Did Bill Penzey make undeclared corporate contributions to the Democratic Party? Penzey, the owner of Penzeys Spices, is known for his emails to his customers excoriating conservatives, Trump voters, and even people who moved to Waukesha County for a better life. All of them are guilty of racism, according to Penzey’s emails. But now Penzey’s advertising for his company’s spices has a flavor of express advocacy for a candidate for public office.

“And if someone asks you why they should vote when this is only a primary, remind them of Tammy Baldwin,” Penzey wrote in a sponsored post on Facebook just before the August 14 primary. “Not a lot of bright spots lately in Wisconsin politics. But still, even though she’s running unopposed in the primary, getting the chance to vote for an honest-to-goodness American hero like Senator Baldwin is a treat for us that those in the other 49 states can only imagine. Don’t miss out on the opportunity to feel good about yourself for doing what is right.”

“Express advocacy,” in campaign finance terms, is when an advertisement crosses from expressing a viewpoint on an issue to actually urging the audience to vote for someone. Issue advocacy does not have to be declared to the relevant election authorities, but express advocacy on behalf of a candidate could trigger reporting requirements.

According to Rick Esenberg, president for the Wisconsin Institute for Law & Liberty, it’s possible Penzey would not have to declare the contribution depending on the amount spent on the advertisement. “It’s subject to reporting requirements if more than $ 2500 is spent or if there is a committee formed for the purpose or who spends more than half its revenue on EA,” Esenberg said in an email.

Penzey did not respond to an inquiry from Media Trackers asking how much he spent on the paid promotion for the sponsored post, nor did he answer whether he declared the express advocacy expenditure.

The long, paid promotion post on Facebook was to promote his Spices and Kindness special in addition to announcing his support for the Democrats. The post was titled, “Update – Kelda Helen Roys’s Arizona Dreaming Avocado Toast,” and Penzey wasted no time before telling people his political sentiments.

“Eight years ago our state’s humanity came under attack,” Penzey wrote in the first paragraph. “Vote Tuesday 8/14 to restore Wisconsin to a place where elected leaders have the strength to protect our schools, environment, and kindness no matter how big of a campaign donation offered.”

In case you didn’t know who Penzey thinks is attacking Wisconsin’s “humanity,” he makes it clear in the second paragraph.

“Tuesday’s election in our home state of Wisconsin is incredibly important, not just here but to the nation as a whole as well,” Penzey wrote. “Everything that’s been done to our country’s politics in this age of unlimited political spending by the Republican Party was first tested here in Wisconsin. Tuesday is the next big day in continuing to put things right.”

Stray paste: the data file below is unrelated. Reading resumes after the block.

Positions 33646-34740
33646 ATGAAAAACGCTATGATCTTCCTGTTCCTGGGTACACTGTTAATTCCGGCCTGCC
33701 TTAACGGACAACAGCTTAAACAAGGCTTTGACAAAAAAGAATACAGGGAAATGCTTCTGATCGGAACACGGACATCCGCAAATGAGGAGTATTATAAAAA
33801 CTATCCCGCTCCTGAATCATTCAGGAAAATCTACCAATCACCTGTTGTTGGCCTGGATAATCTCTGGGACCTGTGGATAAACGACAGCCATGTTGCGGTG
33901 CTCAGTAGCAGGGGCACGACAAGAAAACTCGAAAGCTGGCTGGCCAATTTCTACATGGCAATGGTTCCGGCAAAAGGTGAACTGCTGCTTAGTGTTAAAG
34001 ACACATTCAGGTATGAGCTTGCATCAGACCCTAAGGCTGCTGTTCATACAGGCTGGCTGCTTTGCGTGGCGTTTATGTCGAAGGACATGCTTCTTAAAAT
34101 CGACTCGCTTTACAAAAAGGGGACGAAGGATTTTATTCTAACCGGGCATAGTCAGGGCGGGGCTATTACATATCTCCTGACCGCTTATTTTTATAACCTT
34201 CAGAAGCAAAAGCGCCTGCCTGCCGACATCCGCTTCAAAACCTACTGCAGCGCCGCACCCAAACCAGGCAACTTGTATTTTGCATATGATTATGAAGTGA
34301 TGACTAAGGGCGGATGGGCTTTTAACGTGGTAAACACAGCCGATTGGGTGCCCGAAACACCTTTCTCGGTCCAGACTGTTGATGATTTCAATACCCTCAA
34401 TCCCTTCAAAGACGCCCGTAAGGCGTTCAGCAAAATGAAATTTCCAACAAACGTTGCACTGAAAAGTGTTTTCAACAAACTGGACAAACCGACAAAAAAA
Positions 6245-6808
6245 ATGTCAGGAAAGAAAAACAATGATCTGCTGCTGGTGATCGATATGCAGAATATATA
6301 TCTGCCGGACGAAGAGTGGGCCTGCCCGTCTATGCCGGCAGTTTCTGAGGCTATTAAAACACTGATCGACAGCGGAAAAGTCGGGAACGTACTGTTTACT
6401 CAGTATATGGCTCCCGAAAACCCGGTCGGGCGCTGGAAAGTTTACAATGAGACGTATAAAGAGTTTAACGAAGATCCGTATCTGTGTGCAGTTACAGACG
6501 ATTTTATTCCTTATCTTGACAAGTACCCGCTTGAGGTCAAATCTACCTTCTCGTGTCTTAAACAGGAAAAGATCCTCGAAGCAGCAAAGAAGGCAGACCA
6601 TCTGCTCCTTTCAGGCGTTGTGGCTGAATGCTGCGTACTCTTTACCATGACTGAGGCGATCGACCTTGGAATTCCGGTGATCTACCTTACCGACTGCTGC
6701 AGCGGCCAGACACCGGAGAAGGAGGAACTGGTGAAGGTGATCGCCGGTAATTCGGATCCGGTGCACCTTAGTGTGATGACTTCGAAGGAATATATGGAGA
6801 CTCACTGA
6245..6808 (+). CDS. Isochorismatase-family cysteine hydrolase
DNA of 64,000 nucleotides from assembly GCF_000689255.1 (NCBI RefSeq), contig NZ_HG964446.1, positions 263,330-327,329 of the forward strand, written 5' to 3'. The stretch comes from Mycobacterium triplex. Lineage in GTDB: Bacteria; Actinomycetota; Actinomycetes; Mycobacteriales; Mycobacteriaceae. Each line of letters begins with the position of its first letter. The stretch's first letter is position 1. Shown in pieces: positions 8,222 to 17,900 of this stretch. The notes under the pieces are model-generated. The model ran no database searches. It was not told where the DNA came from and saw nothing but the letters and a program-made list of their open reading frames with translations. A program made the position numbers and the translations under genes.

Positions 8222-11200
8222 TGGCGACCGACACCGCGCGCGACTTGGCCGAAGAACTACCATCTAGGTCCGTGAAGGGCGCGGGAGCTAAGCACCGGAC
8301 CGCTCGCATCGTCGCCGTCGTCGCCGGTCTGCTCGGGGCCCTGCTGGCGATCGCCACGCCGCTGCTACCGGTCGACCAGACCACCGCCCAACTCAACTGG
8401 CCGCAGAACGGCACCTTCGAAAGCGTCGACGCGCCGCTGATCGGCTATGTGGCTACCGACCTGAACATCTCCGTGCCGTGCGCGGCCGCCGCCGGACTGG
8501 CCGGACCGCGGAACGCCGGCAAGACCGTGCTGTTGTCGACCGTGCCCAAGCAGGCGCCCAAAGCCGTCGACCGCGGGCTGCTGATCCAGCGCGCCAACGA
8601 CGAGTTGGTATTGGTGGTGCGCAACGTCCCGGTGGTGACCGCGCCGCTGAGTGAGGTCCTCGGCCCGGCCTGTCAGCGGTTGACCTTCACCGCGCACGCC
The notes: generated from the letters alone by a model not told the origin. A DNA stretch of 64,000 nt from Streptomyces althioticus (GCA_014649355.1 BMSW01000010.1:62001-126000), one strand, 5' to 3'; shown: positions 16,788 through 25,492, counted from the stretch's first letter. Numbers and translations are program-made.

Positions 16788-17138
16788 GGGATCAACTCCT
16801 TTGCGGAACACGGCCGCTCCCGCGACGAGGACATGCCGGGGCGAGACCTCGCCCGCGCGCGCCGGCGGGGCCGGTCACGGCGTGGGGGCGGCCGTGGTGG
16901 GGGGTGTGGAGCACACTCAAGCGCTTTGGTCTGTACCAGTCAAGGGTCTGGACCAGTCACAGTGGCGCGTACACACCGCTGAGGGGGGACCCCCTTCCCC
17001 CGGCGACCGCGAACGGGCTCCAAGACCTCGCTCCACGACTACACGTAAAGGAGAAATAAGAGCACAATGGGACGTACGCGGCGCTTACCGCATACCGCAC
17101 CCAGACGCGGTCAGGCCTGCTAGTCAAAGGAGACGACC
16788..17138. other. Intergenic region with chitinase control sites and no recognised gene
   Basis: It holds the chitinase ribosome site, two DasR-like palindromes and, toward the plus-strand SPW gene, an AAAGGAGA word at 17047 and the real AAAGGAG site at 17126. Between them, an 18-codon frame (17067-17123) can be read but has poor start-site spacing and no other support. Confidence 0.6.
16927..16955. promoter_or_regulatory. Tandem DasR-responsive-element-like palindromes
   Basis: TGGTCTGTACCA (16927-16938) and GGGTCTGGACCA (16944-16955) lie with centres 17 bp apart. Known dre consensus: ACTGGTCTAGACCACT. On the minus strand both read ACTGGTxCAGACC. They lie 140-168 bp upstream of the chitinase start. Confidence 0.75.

Ironically, after selling some shallots, pepper, and cinnamon sugar, Penzey attacks Wisconsin Republicans and the governor for using “unlimited funds” to attack teachers, promote racism against Native Americans, and “selling out the environment.”

“We must address what is happening in the White House, but just removing the tip of the iceberg changes pretty much nothing,” Penzey wrote. “For real change we must also address the source, and that’s up to us, the Wisconsin voters.”

Penzey has even watched too many Star Wars movies. “In studying their blueprints, what we’ve found is that their Death Star has no defense against human compassion,” Penzey wrote. “Our kindness is our strength. Please use this knowledge any way you can.”

But Penzey doesn’t stop at urging his followers to use The Force. After noting that Kelda Roys, a Democratic candidate for governor that came in a distant third in the primary, was a big fan of Penzeys Spices’ Arizona Dreaming on Avocado Toast, Penzey even includes in a postscript to the readers a link to help them find their voting location.

Penzey is also aware that his sponsored Facebook posts have crossed the line from promoting his products to political advertisements. “And since we believe cooking is all about taking care of humanity, our posts now fall into the new political category,” Penzey wrote. “Your shares, likes, and comments really now mean more than ever as they help overcome the extra barriers our posts face.”

It’s ironic that while Penzey complains about “unlimited spending” on behalf of Republicans, he has no problems using his corporation to make expenditures to expressly advocate for the election of Democrats. It’s a good thing the Supreme Court, in the Citizens United case, protected the free speech rights of his business.

This article appears courtesy of Media Trackers.